“How did they perform it?”
"How should it be/have been performed?
These questions are perhaps the simplest explanation of the 13th International Hisarlı Ahmet Symposium. On the occasion of the 100th anniversary of the Republic of Turkey, the symposium opens its doors to a challenging theme: The Theoretical Background of Music Performance.
The background is a concept that is increasingly used in scientific and artistic circles a in the examples of The Socio-Cultural Background of Childrens Literature or The Background Design of Haydarpaşa Train Station. In our opinion, the most remarkable definition of the background is "the mental integrity formed by the knowledge, experiences and convictions that must be acquired in advance in order for a word or text to be understood”.
Until recently, all the material presented in relation to the history of music took the composer and the work into focus. What about the performer? Is not it the only thing to think of music as a mere essay and to see its meaning as "embedded in the score"?
The first theoretical studies in this field started with the recording of sound in the 19th Century. In this way, the musical effect, which had hitherto always been conceived by the composer or theorist, went beyond being a mere guess; reliable auditory recordings became a "turning point". By the 1970s, thanks to pioneering theorists who fervently defended the philosophy of "music as performance", Performance Analysis became a subdiscipline of music theory.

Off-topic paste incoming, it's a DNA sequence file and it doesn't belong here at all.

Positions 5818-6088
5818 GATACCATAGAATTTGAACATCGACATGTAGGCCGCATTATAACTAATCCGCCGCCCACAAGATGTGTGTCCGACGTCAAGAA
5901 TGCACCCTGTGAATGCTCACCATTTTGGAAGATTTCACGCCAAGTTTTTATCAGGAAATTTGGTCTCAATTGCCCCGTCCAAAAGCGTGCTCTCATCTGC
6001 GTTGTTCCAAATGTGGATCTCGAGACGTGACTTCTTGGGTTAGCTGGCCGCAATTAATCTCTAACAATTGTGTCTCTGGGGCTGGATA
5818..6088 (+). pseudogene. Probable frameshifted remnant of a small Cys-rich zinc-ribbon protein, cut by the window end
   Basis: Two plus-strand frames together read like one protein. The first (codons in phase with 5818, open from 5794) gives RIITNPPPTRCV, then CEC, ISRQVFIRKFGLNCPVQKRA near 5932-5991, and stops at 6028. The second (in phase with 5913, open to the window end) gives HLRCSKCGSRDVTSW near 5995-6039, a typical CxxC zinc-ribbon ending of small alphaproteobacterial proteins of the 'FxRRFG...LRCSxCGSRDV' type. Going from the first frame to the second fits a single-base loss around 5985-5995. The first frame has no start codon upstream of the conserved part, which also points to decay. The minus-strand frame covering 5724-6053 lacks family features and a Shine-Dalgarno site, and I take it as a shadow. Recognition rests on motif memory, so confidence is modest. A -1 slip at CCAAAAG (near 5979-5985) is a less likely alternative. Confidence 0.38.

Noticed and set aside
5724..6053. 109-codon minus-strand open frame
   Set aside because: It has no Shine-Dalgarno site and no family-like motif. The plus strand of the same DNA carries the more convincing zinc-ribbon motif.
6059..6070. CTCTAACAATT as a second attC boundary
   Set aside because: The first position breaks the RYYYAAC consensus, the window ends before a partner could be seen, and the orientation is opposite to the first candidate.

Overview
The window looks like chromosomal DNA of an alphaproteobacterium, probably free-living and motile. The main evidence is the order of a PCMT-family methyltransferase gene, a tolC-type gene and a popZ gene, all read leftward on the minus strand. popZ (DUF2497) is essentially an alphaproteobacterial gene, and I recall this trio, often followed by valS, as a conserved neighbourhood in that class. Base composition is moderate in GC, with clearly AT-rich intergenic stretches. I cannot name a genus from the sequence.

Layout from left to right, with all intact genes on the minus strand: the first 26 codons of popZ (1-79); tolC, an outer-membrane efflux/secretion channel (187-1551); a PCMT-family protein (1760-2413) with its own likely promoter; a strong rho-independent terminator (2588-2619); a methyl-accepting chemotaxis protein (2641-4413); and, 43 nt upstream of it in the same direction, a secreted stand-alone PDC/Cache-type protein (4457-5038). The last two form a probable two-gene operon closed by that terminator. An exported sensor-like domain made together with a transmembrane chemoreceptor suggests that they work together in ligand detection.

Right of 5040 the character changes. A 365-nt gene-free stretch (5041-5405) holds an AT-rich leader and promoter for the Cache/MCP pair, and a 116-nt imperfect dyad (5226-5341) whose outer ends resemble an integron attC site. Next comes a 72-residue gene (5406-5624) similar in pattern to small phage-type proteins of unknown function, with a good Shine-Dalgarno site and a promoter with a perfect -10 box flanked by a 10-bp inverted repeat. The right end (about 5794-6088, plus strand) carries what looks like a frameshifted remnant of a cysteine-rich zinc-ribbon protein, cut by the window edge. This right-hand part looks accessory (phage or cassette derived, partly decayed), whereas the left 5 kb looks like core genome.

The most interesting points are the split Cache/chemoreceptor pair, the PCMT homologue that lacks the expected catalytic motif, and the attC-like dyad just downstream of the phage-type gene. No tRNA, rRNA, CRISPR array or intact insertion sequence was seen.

Music performance inevitably brings with it the following phenomenon: Interpretation. Of course, it is possible to roughly define each of the unique or different performances of a work as an "interpretation". However, the theoretical background of music performance constitutes an examination of all the processes that can affect an interpretation – not just the interpretation itself.
In June 2023, we hope to come together in a qualitative information feast...